MY CAT VOMITS: IS THIS NORMAL (OR WORRYING)? WHAT TO DO IF THE CAT OR KITTEN VOMITS
One of the first symptoms of illness that can be observed in an animal, especially a cat, is vomiting. Admittedly, this is not an extremely pleasant or pleasant subject, but if you are the proud parent of a cat, there is a good chance that you will encounter this situation one day. So cat vomiting would be regular, but in this case, when should I worry when my cat vomits?
WHAT TO DO WITH A CAT THAT VOMITS (OR EVEN VOMITS OFTEN)? MY CAT VOMITS FROM TIME TO TIME
If your cat only vomits once and there is nothing unusual about her behavior or health, and she immediately returns to normal, then chances are your cat is okay. Watch him a little during the day, but it should be fine.
A cat should not vomit more than once a week. If so, you are in a situation that needs to be managed because it is not normal.
MY CAT VOMITS OFTEN (MY CAT VOMITS EVERY DAY OR SEVERAL TIMES A DAY)
The situation is different for a cat that often vomits (less than once a week). If the vomiting continues and you notice other worrying signs (which we will discuss in the next paragraph), you must keep him at home and carefully monitor his other changes. If in doubt, do not hesitate to consult a veterinarian.
Note: If a cat regurgitates hair, this is an everyday occurrence from its grooming and is necessary for its digestive system. But this is not vomiting.
POSSIBLE CAUSES OF IRREGULAR VOMITING IN CATS AND KITTENS
There can be different reasons why your cat is vomiting. Here are a few :
-Your cat ate herbs (you should find pieces in the vomit). Also, watch out for poisonous plants in your apartment;
-Your cat has swallowed too much hair during their toilet(s);
-He has eaten food that he cannot digest or tolerate: table scraps, for example, a new type of kibble, or sometimes a medicine;
-If your cat is free, indigestible remains of prey (bones, feathers, fur, etc.);
If it only happens once, you should not worry too much. On the other hand, monitoring it a little bit is necessary.
CAT WHO VOMITS LITTLE OR DOES NOT DIGEST FOOD
This means that the food never left the stomach. This can happen with food intolerances, allergies, obstructions, or anything that irritates the digestive tract. Therefore, it is crucial to know when the cat last ate.
For example, if the cat hasn't eaten in a day and is vomiting undigested food, this indicates an obstruction or motility disorder.
If the vomiting takes place within 2 hours of taking the food, this surely means that your cat ate too quickly. This is often the case in the case of a diet or because your animal is frustrated or eager to swallow his food. To avoid this phenomenon, we recommend three measures:
-give him a wetter diet, varying croquettes, and pates;
-prevent him from eating too quickly by using an anti-glutton bowl;
-allow him to hydrate more easily. For this, we strongly advise you to invest in a water fountain for cats which will aim to occupy it, but above all, to hydrate.
CAT THAT VOMITS HAIRBALLS
If your cat is regurgitating hair, it is a normal phenomenon resulting from its grooming, which is necessary for its digestive system. But this is not actual vomiting.
This phenomenon is amplified during the change of season, during molting, and affects long-haired cats more markedly… On the other hand, you will undoubtedly be less bothered with a hairless cat like a Sphynx.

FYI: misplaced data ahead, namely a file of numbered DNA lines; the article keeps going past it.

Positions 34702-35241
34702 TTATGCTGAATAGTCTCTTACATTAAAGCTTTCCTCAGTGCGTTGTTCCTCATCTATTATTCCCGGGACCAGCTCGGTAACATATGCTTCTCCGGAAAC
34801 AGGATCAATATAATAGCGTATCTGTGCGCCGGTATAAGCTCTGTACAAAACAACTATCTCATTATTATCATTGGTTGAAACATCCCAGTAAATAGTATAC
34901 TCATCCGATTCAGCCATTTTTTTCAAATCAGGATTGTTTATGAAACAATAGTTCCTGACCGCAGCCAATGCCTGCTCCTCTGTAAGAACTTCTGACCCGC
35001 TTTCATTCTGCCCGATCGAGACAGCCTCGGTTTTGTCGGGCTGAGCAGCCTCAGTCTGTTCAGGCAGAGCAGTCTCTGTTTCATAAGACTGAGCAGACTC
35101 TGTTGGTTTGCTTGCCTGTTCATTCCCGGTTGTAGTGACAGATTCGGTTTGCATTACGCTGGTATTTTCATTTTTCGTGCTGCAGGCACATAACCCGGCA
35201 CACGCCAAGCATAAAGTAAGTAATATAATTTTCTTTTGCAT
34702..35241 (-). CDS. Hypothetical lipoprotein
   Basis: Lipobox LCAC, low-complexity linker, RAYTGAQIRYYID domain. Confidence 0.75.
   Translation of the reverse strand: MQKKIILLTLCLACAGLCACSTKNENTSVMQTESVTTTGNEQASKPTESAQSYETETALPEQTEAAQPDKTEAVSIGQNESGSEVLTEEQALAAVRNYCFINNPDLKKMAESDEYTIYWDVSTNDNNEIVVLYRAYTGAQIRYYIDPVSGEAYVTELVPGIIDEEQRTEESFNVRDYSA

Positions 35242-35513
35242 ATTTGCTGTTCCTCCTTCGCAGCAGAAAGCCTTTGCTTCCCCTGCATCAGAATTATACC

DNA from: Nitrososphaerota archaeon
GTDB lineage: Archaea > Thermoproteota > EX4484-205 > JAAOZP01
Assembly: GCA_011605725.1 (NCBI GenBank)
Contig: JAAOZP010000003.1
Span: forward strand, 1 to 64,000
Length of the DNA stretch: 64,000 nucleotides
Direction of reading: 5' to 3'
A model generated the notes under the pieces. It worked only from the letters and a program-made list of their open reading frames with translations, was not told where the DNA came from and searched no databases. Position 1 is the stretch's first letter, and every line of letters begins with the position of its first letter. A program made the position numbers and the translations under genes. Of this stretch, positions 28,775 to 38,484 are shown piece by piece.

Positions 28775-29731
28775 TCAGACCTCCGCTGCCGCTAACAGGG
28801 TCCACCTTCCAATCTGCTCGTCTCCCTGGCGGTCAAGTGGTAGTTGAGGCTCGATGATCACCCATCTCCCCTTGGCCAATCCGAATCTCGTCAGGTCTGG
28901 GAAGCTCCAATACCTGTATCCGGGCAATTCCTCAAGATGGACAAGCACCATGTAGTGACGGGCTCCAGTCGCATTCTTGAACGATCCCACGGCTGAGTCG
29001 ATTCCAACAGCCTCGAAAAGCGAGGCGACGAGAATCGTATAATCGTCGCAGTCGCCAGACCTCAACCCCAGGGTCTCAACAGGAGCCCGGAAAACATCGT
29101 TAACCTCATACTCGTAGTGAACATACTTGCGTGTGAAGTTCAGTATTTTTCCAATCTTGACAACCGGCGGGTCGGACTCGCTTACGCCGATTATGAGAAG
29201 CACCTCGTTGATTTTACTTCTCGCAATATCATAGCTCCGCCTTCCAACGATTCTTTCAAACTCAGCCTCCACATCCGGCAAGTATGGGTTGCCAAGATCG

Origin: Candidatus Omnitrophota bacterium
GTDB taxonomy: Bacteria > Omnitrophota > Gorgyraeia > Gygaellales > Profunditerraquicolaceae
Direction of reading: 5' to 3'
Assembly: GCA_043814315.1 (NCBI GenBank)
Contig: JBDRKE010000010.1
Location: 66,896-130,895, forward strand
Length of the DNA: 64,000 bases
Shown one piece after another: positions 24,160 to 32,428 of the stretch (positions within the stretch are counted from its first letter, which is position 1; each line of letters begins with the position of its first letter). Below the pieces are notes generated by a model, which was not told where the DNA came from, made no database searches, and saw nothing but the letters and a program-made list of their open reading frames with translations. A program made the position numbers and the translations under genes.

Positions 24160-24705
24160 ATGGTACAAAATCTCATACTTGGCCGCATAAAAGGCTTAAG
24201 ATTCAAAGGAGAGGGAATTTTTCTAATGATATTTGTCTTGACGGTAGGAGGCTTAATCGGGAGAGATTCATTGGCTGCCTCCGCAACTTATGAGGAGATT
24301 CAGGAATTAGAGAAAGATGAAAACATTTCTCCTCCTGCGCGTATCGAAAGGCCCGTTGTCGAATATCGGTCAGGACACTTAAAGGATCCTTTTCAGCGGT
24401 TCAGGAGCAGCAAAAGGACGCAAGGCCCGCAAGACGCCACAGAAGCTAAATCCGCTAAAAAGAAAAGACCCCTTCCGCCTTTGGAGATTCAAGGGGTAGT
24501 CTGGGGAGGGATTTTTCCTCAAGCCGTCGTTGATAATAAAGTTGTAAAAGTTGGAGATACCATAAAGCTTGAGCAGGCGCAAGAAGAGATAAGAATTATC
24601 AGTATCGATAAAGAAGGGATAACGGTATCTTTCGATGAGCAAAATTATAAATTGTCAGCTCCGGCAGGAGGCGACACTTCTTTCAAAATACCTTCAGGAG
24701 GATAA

To remedy this, you can buy him special treats to reduce hairballs or groom him more frequently with a cat grooming brush.
CAT VOMITING: THE SIGNS TO WATCH FOR?
Your cat has vomited, and his behavior is becoming suspicious. Therefore, observing him well, kept an eye on him, and took him to the vet if necessary.
What are the changes to watch and worry about when your cat vomits:
-Continuous vomiting (several times a day or for more than a day);
-Your cat does not eat regularly or has changed its appetite;
-Change in drinking habits (for example, not drinking more water);
-Change in the stool or its frequency of going to the litter box (e.g., diarrhea or increased frequency of urination);
-Presence of blood in the vomit;
-Weakness / Lethargy / any sign of poor health;
-Any change in grooming (e.g., more frequent grooming).
If you notice any of these symptoms in addition to the first vomiting, it is best to contact your veterinarian. It is better to be informed than to be worried.
If you need to take your cat to the vet, check the next paragraph's checklist.
CHECK-LIST OF INFORMATION TO GIVE TO YOUR VETERINARIAN (CHECKLIST) WHEN YOUR CAT VOMITS
However, if you have to take your cat to your veterinarian, giving him as much information as possible is essential.
Here is a short list of things to remember.
-What the vomit looked like (color, smell, unusual objects, hair): best to take a picture of the vomit;
-When did he start vomiting, how many times, and when was the most recent episode: write down each event in a diary to be exhaustive;
-Any medications your cat is taking;
-Any changes in your cat's environment (e.g., a new cat in the neighborhood, new plants in the house or garden);
-Any recent change in your cat's diet (change of food brand, special biscuit, etc.);
-Any other recent changes in behavior or health;
-If your cat has diarrhea, try bringing a sample to speed up the analysis (I know it's annoying, but it can speed things up);
-Any recent accident or fall;
-Any new toys or objects of interest they may have;
With this information, your veterinarian will be assisted in their diagnosis, which will significantly help your cat recover faster.